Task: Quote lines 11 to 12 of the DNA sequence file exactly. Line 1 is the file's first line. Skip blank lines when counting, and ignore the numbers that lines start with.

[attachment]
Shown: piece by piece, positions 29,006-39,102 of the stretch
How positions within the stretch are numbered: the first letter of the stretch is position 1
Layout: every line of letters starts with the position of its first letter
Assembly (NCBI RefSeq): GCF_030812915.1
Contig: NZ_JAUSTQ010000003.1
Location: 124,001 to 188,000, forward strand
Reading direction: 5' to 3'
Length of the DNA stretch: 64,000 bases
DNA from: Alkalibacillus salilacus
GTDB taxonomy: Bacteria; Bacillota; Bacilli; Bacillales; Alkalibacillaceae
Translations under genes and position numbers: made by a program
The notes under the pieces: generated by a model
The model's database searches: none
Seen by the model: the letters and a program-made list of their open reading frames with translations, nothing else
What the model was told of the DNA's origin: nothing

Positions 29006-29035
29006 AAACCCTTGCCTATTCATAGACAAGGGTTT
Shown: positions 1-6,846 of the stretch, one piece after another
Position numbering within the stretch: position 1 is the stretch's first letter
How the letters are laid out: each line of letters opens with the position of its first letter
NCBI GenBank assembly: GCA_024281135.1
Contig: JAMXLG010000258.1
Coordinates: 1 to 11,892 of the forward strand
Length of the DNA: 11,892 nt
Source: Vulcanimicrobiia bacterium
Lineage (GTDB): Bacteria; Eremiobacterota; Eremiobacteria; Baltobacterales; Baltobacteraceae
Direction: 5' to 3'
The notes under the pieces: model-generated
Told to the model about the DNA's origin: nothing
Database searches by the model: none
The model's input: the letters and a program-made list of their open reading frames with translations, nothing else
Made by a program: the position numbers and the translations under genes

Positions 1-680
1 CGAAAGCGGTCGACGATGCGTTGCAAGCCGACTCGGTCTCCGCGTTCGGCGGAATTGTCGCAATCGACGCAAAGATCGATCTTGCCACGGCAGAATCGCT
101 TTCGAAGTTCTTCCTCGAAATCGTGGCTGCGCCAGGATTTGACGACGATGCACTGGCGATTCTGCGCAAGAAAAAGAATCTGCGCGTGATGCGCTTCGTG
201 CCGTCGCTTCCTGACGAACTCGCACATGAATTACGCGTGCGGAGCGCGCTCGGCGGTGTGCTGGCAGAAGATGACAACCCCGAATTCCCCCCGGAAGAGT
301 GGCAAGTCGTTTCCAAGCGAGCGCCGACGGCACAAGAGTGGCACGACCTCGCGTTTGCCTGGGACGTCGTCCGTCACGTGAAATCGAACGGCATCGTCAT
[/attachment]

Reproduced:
Translations under genes and position numbers: made by a program
The notes under the pieces: generated by a model